The Parties: Since the action has been discontinued against DeWind UK and DeWind Nevada, it is only necessary to consider the parties remaining in the action. The plaintiff is an Andorran company, although its wind turbine business was to be carried on in Ontario and one of its principals and its instructing representative, Stephen CameronSmith resides in Toronto, Ontario. (The other principal, Michael Spencer resides primarily in Spain.) The defendant Daewoo is a multinational corporation but is incorporated in Korea and its business address is in Korea. The defendant DSTN is incorporated in and has its business address in Nova Scotia. The defendant Wilcoxon resides in California. The defendant Lockhart resides in Texas, although he has been noted in default. Therefore the location of the parties favours no particular jurisdiction.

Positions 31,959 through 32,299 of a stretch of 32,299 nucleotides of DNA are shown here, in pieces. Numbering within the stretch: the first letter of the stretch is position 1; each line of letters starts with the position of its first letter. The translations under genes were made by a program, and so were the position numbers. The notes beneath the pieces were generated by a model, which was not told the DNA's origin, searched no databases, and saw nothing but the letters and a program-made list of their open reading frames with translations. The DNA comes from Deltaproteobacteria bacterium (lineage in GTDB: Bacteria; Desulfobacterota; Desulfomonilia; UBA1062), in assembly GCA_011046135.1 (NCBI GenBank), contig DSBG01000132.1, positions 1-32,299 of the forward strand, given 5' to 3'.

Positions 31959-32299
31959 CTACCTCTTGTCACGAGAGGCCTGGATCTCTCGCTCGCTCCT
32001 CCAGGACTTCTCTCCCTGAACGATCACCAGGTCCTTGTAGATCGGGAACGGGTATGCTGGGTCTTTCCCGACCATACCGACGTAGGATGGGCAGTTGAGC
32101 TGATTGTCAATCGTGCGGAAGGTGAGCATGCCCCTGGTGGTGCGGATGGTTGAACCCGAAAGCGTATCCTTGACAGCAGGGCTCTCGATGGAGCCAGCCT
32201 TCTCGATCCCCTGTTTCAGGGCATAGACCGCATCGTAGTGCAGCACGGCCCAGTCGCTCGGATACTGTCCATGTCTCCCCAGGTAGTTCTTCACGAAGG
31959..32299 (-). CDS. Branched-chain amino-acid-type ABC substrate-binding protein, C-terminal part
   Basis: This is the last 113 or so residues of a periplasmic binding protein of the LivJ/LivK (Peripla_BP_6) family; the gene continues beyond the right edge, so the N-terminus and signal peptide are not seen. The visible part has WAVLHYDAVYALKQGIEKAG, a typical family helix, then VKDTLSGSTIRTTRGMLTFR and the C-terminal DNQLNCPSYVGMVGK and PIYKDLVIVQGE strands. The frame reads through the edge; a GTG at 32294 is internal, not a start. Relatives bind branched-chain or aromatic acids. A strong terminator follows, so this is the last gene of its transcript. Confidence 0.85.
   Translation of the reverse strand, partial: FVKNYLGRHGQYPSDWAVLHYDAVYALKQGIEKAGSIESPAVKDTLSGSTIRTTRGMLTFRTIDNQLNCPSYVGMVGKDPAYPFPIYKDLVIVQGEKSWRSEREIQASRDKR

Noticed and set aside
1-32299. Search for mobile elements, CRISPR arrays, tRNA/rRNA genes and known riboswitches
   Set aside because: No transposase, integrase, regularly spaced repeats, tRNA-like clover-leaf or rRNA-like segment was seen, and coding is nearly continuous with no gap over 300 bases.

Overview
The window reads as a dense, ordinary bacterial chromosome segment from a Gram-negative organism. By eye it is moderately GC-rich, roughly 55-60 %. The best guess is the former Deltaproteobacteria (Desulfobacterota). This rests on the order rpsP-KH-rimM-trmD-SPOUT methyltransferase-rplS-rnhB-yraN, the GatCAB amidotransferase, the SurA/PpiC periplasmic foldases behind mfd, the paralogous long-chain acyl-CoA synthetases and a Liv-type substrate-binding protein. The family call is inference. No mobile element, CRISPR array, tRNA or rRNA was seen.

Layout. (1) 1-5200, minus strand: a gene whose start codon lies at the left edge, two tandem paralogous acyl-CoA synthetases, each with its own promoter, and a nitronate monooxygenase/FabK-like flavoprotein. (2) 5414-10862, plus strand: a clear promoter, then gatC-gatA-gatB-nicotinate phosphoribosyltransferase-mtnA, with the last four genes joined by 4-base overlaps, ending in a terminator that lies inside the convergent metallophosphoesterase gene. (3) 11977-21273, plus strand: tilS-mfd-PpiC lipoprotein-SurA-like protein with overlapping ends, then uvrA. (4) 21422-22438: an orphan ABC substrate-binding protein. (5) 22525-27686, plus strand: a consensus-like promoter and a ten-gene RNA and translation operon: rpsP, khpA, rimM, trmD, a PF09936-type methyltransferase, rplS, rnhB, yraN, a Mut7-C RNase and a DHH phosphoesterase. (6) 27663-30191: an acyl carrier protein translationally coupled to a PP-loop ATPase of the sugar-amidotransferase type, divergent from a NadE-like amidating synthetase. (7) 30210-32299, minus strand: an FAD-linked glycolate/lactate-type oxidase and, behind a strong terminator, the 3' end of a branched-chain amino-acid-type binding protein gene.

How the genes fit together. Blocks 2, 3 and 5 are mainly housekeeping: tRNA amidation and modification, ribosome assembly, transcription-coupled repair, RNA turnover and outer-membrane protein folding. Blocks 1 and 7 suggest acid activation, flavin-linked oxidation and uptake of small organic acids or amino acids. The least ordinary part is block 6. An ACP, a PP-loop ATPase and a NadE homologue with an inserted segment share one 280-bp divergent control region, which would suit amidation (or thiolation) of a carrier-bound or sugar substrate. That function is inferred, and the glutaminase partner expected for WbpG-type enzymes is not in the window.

Witnesses: The witnesses who can testify as to the circumstances surrounding the APA and the intentions of the parties to that Conveyance are located in California and Korea, although Wilcoxon has failed to identify any California witnesses other than himself. Wilcoxon identifies himself as the person who participated in the negotiations for the APA on behalf of both DeWind Nevada and CTC and was the sole signatory to the APA on behalf of both companies. The witnesses who can testify whether there has been a Reconveyance of the DeWind turbine business to DSTN, and if so the circumstances and the intentions of the parties, are located in Korea and Nova Scotia. There is no evidence of any witnesses in California relating to the alleged Reconveyance.